Treatment for C-Section Adhesions

Over the past several years giving birth by cesarean section has become increasingly more popular. In China, which has the highest rate of c-sections in the world, 46% of babies are born by cesarean section and it is estimated that one-quarter of those operations were not necessary. Closer to home, cesarean section surgery is the most common operation in the US where over 30% of all babies are born this way. The convenience it offers, in terms of being able to "plan your life" as well as the thought of avoiding labor has become a criterion for some women to have an elective c-section.

However, even though the use of an epidural to provide pain relief and the elimination of possible hours of labor all seem quite wonderful, in contrast to a vaginal birth a c-section will leave a scar across the abdomen of a woman that often results in the development of adhesion.

How Adhesion Forms from C-Section

Adhesion is a medical term used to describe scar tissue development. During a cesarean section procedure, the surgeon will open the abdomen with an incision and then open the uterus with another incision. After the abdominal wall has been opened and the birth has taken place, the surgeon will close the different layers of the incision with sutures. The trauma that is caused to the abdominal area produces scar tissue internally (adhesion) that can potentially lead to complication and pain in the abdomen.

As time goes on, the scar tissue builds upon itself and the organs within the abdominal cavity become entangled in the web of adhesion. They may become compressed or attached to other organs and pulled from their positions creating pain and cramping. Since the cramping can mimic menstrual cramping, adhesion is often misdiagnosed. Some women, after a c-section, experience extreme abdominal pain and others encounter infertility as scar tissue envelops the uterus and ovaries.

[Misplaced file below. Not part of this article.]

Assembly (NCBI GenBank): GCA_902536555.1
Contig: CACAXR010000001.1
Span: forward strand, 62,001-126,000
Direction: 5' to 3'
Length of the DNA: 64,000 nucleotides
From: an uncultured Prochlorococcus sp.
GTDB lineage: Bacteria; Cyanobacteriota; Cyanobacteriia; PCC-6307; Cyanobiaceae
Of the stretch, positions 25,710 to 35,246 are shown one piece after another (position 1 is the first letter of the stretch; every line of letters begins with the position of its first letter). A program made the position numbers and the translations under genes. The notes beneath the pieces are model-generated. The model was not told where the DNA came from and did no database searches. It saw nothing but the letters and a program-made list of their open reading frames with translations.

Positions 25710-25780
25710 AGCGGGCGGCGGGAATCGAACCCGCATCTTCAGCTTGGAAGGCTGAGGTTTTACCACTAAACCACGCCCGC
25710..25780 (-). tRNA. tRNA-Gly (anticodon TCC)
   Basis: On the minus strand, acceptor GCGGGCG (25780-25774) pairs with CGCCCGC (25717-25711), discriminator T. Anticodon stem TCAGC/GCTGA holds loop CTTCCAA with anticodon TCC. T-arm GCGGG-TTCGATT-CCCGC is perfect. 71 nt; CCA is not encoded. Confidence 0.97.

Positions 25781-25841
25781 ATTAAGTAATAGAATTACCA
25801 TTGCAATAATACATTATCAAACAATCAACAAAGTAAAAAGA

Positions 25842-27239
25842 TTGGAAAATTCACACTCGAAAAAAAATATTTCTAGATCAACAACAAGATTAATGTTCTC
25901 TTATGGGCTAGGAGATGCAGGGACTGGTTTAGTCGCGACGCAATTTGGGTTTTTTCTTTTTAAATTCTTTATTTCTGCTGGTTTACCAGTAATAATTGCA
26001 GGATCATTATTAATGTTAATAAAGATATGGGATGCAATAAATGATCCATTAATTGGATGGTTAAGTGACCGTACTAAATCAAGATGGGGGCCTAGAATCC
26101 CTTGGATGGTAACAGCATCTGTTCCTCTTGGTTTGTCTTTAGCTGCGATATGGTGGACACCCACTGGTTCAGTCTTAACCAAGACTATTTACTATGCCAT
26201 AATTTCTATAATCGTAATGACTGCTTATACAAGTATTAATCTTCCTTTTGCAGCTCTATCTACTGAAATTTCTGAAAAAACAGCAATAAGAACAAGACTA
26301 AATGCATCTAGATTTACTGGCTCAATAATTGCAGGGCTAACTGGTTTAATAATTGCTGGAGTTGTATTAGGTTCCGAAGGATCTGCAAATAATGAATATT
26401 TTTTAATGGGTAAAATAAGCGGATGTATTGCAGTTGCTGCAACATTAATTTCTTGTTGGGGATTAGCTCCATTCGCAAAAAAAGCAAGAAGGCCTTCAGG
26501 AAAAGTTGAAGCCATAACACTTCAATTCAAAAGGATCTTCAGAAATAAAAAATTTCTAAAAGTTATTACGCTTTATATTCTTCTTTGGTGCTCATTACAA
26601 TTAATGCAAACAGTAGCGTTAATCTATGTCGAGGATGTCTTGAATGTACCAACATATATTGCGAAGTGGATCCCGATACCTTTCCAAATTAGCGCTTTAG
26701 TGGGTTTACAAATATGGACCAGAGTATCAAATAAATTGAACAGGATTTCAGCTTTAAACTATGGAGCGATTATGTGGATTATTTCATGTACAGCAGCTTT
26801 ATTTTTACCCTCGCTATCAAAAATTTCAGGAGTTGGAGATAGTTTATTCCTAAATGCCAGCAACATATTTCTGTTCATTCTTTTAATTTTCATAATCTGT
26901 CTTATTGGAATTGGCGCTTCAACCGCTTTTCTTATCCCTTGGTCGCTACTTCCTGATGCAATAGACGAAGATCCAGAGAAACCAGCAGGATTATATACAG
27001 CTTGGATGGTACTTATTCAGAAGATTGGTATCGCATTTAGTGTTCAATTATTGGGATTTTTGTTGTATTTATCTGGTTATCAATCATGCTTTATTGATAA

Medical Treatment of C-Section Adhesions

Since adhesions don't show up on ultrasound or x-ray, they can be difficult to diagnose. If, by the process of elimination, other potential causes of abdominal pain are eliminated, then the doctor will likely diagnose the problem as adhesions. If this is the case, then the doctor will typically prescribe drugs with the hope of decreasing any inflammation caused by the adhesions thus reducing pain. The drugs can be helpful, but they don't eliminate the pain. If the problem persists, many doctors recommend the surgical method of dealing with adhesions, called adhesiolysis. This is a laparoscopic method of freeing the nerves from the scar tissue and injecting medication close to the nerve root so that it will reduce the inflammation. Although the adhesions the doctor is able to see may be removed, the very fact that this is another surgery allows for more adhesions to form. In many cases, adhesions return.

Table of Contents
1. Treating Adhesion
2. Natural cures
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